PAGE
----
If you are still confused then think of it this way.  If I transported myself back to the 1950's using Doc Brown's time machine and took with me $20 dollars to invest for the next sixty years in a leveraged investment or an unleveraged investment why would I not pick the leveraged investment?  In both scenarios I can only lose $20 but with leverage you have the potential for so much more return so long as the market rises over the next sixty years with less volatility.  How much more return can I expect?  Well I ran a simulation on the S&P 500 index and your $20 invested in a 3X leveraged fund back in the 1950's would be worth almost $200,000 dollars today while that same $20 invested in a plain unleveraged fund would be worth just over $1,900.  Huge difference, it much larger than you expected?  This is because you are not just getting leveraged returns but you are also getting leveraged compounding.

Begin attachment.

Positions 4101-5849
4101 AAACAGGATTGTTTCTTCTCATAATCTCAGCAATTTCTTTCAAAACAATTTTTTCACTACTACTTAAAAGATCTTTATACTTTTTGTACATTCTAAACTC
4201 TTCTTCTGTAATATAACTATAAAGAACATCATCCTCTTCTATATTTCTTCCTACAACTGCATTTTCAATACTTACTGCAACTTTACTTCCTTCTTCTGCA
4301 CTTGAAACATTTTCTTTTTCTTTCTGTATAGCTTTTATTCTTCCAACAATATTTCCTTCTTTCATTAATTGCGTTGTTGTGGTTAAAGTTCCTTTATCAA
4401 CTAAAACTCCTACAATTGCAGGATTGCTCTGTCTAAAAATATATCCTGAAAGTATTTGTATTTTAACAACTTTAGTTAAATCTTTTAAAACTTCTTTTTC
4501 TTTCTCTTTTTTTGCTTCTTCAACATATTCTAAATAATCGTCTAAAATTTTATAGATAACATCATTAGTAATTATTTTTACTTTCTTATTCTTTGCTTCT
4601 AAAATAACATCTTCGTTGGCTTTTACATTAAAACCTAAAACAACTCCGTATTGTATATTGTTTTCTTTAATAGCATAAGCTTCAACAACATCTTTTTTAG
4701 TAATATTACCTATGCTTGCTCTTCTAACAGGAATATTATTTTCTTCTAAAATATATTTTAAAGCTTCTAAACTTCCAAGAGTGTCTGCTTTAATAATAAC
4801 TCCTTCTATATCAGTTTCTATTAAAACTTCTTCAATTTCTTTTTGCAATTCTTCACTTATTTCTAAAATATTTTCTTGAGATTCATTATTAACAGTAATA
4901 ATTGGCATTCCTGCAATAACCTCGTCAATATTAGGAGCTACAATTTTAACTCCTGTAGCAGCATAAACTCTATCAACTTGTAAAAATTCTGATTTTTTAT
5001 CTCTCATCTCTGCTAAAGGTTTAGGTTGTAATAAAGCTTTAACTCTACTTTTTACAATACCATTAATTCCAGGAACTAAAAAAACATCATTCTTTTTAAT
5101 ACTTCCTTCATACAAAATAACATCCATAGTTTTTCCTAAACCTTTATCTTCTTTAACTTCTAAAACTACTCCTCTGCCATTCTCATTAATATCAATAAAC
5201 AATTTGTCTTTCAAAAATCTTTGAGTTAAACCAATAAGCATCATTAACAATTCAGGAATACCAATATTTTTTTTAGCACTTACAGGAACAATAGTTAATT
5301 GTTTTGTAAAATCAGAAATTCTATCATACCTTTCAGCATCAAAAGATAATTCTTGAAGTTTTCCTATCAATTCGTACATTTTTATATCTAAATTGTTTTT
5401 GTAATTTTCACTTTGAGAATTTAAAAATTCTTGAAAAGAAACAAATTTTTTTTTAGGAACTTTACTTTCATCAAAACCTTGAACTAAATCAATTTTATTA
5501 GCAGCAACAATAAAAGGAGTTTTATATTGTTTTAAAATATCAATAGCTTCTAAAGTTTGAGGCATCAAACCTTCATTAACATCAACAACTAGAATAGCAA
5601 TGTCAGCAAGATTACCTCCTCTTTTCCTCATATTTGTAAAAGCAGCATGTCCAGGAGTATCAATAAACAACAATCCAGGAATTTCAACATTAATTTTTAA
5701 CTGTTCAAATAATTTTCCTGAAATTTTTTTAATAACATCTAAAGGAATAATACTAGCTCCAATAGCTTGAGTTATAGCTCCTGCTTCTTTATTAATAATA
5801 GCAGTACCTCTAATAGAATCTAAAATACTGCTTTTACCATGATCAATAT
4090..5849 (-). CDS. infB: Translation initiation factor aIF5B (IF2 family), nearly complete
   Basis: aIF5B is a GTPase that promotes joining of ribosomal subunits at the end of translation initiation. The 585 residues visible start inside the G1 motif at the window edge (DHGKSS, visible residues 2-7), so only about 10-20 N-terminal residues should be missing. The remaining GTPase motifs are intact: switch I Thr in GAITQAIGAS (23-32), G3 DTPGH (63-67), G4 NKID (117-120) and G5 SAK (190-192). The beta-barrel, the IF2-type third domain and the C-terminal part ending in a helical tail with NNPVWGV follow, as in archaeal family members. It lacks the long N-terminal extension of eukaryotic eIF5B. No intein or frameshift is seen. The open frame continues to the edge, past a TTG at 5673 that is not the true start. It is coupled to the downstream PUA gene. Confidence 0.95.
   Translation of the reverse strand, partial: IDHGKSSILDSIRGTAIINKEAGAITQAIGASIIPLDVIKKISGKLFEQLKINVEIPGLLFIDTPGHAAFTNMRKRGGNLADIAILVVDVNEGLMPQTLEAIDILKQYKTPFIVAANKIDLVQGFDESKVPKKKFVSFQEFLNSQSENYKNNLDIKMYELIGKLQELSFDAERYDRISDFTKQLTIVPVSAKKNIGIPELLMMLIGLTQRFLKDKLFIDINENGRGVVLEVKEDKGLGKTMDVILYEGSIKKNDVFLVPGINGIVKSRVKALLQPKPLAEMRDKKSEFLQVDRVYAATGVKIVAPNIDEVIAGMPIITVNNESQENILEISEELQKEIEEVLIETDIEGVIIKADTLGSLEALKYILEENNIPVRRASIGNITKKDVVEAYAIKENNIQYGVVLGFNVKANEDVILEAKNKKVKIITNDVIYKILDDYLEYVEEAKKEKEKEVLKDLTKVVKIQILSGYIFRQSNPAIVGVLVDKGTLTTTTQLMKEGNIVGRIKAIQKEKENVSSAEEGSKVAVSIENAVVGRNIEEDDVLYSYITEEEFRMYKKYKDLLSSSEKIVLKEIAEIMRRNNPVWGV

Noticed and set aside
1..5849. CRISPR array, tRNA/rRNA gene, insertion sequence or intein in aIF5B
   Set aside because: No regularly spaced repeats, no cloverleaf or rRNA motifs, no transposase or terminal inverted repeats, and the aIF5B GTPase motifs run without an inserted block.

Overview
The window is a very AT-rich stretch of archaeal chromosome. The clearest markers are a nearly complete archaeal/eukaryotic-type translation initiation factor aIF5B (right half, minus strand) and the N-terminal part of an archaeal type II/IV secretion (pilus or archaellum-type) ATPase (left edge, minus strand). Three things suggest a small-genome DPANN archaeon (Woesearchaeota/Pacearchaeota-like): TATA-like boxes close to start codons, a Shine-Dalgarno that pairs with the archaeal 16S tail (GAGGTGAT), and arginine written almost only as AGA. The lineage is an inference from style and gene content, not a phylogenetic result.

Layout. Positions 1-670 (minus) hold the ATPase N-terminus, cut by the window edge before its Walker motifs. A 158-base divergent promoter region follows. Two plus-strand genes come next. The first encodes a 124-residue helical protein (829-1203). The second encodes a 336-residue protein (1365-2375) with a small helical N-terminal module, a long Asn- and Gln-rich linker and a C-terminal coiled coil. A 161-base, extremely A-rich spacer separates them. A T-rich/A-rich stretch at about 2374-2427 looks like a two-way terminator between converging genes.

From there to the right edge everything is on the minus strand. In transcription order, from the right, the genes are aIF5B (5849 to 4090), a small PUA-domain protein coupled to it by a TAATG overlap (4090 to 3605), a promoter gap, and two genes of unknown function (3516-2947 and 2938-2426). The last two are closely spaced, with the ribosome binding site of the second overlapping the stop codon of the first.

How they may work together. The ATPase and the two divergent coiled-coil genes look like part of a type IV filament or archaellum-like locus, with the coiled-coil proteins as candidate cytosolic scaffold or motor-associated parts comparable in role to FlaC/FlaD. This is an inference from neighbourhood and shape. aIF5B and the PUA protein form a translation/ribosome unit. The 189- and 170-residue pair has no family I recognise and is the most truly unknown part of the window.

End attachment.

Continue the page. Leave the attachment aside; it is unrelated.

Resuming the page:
So if you are now amazed and convinced let me pull you back in a little bit and caveat this investment strategy with several important warnings.  I would not be investing the majority of my wealth in a leveraged investment.  This investment has such huge upside potential that a very small investment would be more than enough to add diversity to your portfolio.  Also there is no 100% guarantee that the market will rise over the next sixty years or even the next one hundred years with lesser volatility.  The other issue is that currently, leveraged funds have significantly higher fees than similar unleveraged funds.  When accounting for higher fees your return is more than cut in half.  Finally, using the S&P 500 in this case worked because it has a long history of providing long term stable returns but running this simulation on more volatile markets like the Nasdaq 100 or the Russell 2000 provided for less convincing results.  Whatever you decide, use your own judgment, don't over do it, be long term and stay diversified.